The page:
BRITISH American Tobacco (BAT) Zimbabwe says it has registered its US$22 million legacy liabilities with the Reserve Bank of Zimbabwe (RBZ) as the company anxiously seeks to clear the debt off its books, businessdigest has learnt.
The liabilities comprise foreign dividends and other offshore payments. Zimbabwe’s private sector is saddled with external loans it has failed to service due to a crippling US dollar crunch, which has seen it reintroduce local currency and ban transactions in forex.
Treasury last month indicated it would use Brady Bonds to expunge approximately US$1,2 billion worth of external private sector legacy debts as Government moved to restore and increase investor confidence in the country.
Brady bonds are bonds that are issued by the governments of developing countries and are the most liquid in emerging market securities.
BAT acting managing director Stephen Nyabadza said the company was currently engaging the apex bank to access the US$22 million at 1:1.
“The company has applied for registration of its legacy liabilities made up of foreign dividends and other foreign payments with the RBZ in terms of the RBZ directive. From a long-term perspective, we are talking to our bankers and still looking at other possible options to ensure a forex steady flow to support the company’s current and future forex requirements,” Nyabadza said.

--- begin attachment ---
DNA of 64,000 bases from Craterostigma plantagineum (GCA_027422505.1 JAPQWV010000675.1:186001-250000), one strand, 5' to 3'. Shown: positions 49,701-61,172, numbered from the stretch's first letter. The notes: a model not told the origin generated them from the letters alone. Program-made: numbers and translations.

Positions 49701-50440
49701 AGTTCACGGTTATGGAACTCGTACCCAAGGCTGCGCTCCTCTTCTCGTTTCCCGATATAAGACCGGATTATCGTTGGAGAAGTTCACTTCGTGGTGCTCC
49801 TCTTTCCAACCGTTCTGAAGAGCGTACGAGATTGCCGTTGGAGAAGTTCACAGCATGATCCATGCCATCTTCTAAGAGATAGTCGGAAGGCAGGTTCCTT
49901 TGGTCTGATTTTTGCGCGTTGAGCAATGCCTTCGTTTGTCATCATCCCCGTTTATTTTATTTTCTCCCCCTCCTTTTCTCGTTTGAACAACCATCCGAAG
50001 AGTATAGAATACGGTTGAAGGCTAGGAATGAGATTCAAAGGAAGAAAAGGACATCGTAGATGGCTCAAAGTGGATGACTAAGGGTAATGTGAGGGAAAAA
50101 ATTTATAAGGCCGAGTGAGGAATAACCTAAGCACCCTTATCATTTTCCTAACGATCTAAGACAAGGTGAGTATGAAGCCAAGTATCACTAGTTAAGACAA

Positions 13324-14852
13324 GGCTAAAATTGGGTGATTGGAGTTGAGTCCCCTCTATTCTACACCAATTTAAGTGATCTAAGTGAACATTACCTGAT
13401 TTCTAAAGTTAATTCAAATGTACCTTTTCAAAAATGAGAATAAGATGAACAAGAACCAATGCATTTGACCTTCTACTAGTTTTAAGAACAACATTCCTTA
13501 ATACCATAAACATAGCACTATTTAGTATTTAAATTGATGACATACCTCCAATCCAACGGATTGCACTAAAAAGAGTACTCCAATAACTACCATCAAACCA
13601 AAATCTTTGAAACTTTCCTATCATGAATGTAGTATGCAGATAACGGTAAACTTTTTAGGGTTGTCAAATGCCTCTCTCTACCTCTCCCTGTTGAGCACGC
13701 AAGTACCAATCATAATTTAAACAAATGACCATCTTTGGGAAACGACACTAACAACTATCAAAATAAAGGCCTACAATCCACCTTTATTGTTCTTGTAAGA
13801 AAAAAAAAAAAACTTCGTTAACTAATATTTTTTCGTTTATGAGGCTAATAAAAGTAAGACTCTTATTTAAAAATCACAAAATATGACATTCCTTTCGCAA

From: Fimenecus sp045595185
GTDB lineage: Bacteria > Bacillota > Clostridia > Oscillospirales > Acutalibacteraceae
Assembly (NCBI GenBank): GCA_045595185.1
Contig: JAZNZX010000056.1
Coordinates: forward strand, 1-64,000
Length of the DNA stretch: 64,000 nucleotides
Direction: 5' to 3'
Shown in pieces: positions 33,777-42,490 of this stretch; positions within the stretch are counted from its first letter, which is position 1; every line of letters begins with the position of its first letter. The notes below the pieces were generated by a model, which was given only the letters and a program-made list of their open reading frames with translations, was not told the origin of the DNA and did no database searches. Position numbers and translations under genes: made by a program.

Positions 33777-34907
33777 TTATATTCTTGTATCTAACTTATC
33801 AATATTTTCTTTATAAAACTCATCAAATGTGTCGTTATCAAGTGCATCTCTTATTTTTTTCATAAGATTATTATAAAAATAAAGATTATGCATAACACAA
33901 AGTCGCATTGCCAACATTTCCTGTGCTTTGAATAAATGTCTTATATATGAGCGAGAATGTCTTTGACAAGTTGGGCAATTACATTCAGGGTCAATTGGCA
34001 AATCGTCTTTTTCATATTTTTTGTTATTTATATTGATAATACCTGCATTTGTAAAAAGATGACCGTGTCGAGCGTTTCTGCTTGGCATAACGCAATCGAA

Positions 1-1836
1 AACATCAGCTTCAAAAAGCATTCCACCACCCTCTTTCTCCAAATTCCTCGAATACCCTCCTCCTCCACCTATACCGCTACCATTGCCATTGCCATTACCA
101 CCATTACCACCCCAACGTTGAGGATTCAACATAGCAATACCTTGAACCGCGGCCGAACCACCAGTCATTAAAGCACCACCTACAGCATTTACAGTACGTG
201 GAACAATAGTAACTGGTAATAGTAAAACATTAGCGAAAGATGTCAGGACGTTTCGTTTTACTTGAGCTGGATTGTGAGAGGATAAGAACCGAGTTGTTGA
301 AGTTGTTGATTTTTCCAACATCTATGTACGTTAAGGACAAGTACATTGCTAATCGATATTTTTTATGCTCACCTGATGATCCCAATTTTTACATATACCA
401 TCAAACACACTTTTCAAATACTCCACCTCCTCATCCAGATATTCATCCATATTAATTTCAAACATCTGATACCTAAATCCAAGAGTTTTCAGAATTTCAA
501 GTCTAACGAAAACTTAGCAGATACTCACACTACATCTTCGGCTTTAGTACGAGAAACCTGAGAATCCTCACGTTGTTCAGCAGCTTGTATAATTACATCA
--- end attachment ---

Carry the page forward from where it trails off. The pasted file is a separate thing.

Meanwhile, the company registered a 14,6% increase in after-tax profit to ZWL$8,5 million from ZWL$7,4 million the previous year, for the half-year ended June 30, 2019 driven by the increase in revenue generation.
During the period under review, BAT recorded a 20% decrease on volumes buoyed by reduced consumer disposable incomes due to the economic hardship being experienced in the country.
Revenue grew by 48% due to price increase in order to cover increased costs, while gross profit increased by 61% to ZWL$23, 5 million from ZWL$14,6 million the previous year driven by positive impact of raw materials purchased at lower costs.